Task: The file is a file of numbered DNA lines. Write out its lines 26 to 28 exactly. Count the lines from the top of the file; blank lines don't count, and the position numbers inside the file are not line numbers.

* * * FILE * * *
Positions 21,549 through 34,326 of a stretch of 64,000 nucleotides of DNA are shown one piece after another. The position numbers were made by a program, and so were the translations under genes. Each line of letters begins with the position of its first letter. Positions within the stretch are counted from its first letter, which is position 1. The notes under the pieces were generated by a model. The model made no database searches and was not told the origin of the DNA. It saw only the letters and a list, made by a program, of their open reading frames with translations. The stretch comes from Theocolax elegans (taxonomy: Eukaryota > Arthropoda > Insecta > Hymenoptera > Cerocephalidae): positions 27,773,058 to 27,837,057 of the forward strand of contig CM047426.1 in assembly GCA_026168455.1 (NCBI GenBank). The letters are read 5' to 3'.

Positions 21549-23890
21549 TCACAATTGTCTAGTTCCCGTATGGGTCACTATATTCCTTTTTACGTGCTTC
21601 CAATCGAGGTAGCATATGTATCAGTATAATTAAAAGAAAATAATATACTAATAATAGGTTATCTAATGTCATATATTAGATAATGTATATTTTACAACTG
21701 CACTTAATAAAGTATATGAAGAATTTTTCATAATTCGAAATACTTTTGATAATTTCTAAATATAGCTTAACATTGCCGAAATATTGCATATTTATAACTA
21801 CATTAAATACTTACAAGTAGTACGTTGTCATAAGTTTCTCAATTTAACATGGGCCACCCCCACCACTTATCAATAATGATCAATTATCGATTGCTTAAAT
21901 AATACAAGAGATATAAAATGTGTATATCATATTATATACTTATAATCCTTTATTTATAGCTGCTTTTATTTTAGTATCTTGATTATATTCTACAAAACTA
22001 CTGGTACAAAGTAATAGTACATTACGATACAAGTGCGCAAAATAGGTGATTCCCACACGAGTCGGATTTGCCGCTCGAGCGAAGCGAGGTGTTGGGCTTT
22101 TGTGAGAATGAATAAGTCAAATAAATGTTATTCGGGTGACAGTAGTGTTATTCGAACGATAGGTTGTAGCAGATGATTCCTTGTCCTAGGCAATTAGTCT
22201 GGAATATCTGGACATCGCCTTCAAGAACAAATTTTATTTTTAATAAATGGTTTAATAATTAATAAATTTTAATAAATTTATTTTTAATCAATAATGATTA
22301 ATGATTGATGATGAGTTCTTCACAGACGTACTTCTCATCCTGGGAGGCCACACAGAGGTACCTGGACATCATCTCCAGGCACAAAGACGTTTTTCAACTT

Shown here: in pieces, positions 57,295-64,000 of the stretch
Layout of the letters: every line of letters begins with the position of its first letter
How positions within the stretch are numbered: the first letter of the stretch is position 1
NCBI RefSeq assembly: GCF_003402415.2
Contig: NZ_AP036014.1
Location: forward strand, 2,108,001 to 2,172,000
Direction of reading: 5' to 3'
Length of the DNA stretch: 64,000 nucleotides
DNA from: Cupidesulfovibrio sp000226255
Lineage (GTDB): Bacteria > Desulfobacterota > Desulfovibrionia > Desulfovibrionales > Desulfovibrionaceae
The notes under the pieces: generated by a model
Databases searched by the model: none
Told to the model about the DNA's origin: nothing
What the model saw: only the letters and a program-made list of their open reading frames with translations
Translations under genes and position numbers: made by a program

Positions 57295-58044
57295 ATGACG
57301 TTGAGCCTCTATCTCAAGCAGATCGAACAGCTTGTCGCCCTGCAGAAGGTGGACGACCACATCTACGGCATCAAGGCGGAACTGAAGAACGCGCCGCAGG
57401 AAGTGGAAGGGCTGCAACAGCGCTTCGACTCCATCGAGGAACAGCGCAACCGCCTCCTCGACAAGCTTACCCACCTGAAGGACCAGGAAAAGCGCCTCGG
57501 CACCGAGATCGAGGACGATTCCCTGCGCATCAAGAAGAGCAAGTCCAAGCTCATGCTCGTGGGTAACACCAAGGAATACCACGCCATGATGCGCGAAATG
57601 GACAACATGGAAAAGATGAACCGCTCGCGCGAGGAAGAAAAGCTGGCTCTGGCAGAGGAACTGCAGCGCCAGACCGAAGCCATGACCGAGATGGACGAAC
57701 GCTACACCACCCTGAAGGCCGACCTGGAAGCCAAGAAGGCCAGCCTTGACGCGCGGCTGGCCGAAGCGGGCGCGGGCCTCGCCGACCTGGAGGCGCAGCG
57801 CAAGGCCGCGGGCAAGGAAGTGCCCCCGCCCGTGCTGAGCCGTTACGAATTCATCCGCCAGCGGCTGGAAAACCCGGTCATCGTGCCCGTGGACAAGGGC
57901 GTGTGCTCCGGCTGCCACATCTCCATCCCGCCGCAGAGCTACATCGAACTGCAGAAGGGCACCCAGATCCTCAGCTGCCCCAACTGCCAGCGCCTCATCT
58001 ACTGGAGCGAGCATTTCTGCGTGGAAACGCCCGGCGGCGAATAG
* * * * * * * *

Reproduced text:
Translations under genes and position numbers: made by a program

Positions 57295-58044
57295 ATGACG